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Wednesday, October 27, 2004

Beat Bullying

When I was at school I experienced some bullying. The first significant time was in Junior 3 (Year 5 in new money, age 9-10) when a girl in the year above pushed me and a friend around fairly regularly, and called us names. It never crossed our minds to tell anyone or do anything about it, but one day our class teacher announced to the class that this girl had been found to be bullying various people, and had she done this to any of us. My friend and I put our hands up and were made to stand up in class and say what she had done, how often, for how long. This was pretty embarrassing and fairly humiliating (which is, of course, a feature of bullying itself), but thankfully we never had any more trouble from her again.

At secondary school I was regularly bullied, particularly by two girls. I never really acknowledged that it was bullying, and tried to ignore it, to not dignify it with a response. Contrary to popular belief, this doesn't seem to stop it happening.

The bullying left me feeling vulnerable, humiliated, scared (of getting on the bus, of going to certain parts of the school, of encountering them at all, of others joining in) and also full of a self-hatred which left me even less able to protect or stand up for myself.

It wasn't horrifically violent, or severe in the ways you hear of some children experiencing it, but it was really, really horrible and unpleasant and didn't help my teenage development - already a complicated process - one bit.

Children can be really, really cruel and there are many other incidents coming into my mind as I write that I realise now could also be classed as bullying. Like my whole class completely ignoring myself and a friend, being very obstructive and mean to us, constantly criticising us. I'm not sure if this was bullying, or more just a very cruel response to an argument we had had. I don't want to downplay bullying by describing any and every cruel behaviour as that, but equally it is something which manifests in many behaviours and it is important to acknowledge that.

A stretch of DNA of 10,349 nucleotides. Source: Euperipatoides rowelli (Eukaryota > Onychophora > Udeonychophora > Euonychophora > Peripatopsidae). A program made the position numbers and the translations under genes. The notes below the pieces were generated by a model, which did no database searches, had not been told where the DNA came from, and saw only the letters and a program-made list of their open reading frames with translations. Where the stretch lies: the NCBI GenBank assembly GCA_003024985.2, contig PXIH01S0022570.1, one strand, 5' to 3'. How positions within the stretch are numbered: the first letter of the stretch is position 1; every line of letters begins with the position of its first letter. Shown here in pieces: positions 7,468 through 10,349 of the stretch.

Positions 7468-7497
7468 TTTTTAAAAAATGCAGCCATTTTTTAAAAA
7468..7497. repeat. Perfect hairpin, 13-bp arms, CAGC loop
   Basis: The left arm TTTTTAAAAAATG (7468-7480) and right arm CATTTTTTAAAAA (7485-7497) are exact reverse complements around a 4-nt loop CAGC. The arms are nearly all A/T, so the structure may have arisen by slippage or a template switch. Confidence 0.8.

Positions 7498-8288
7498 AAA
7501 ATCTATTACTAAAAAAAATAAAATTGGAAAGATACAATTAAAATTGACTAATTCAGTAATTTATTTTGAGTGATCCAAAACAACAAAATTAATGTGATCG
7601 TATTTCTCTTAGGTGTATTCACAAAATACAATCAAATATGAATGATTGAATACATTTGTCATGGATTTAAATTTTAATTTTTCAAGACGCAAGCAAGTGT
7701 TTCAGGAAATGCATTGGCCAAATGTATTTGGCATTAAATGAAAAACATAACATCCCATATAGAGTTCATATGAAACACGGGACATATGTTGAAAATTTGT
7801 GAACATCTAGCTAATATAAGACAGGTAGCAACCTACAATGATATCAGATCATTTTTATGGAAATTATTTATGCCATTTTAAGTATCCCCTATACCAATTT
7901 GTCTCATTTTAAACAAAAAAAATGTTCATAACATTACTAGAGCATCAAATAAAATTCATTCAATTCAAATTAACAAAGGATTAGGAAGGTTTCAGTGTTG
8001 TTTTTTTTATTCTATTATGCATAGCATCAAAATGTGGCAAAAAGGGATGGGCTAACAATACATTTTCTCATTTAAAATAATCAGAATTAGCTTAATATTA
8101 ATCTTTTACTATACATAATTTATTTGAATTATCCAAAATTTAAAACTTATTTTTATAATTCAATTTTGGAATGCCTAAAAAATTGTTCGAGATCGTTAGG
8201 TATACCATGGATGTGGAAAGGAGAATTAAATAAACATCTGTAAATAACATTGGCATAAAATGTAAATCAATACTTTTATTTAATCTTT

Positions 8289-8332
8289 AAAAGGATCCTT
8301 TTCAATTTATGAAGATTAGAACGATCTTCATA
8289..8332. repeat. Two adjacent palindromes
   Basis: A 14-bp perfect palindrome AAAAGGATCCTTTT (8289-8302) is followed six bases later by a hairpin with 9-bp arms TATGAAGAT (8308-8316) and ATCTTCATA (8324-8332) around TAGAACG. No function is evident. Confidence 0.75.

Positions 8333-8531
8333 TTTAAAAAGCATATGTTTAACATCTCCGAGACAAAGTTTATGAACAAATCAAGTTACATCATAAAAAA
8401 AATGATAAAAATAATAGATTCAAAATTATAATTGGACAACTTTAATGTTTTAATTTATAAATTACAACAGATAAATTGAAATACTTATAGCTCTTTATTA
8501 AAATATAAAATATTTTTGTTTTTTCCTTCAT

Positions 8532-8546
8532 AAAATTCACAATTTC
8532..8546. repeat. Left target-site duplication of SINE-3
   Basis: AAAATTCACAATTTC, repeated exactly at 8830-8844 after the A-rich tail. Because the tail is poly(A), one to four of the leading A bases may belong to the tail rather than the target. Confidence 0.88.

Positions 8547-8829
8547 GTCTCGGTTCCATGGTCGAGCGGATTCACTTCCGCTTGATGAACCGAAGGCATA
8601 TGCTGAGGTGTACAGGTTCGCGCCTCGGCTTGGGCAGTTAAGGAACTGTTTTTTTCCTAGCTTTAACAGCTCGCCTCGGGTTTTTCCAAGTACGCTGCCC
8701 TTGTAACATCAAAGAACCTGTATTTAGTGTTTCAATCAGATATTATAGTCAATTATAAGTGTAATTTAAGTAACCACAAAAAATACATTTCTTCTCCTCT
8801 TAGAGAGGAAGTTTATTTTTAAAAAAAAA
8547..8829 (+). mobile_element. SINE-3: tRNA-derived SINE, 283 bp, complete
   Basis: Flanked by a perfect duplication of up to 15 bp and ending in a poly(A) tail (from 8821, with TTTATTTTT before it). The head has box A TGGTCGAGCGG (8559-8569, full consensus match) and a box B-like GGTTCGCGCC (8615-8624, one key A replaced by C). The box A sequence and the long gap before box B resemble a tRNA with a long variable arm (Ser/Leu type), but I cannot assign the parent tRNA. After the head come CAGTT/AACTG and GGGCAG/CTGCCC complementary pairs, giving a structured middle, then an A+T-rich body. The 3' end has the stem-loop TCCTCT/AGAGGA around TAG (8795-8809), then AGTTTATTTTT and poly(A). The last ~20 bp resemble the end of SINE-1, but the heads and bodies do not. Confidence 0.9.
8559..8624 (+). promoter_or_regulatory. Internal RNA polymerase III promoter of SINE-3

Children have to go to school every day of the week, most weeks of the year, and for way way way too many children, school is a place characterised by ridicule, violence, shame, self-hatred, isolation and misery, all due to bullying. To be put in that situation every day, is unbearable and leads to depression, low self-esteem, self-harming behaviours, truancy and suicide.

It is entirely and totally unacceptable that so many children are terrorised in this way, and I was so so glad to hear about The Million a Week Campaign, run by and for young people, and who state,
A million young people a week are affected by bullying. The message from the young people of beatbullying is:
enough is enough!
They have a petition for people to read and sign here. I reckon you should go do it.


Anonymous said...

I'm of mixed feelings about this bullying issue since it's popularization of recently. I was bullied in elementary school, and the story behind it is quite long, I dont want to bore you with details. But I did end up taking matters into my own hands.

One of the bullies was permanently injured (eye injury) and two others received a beating they will never forget. That experience without question shaped the person I am today and I suspect theirs too.

Without that experience I don't know who I would be today.

(and no, I don't regret what I did one bit.)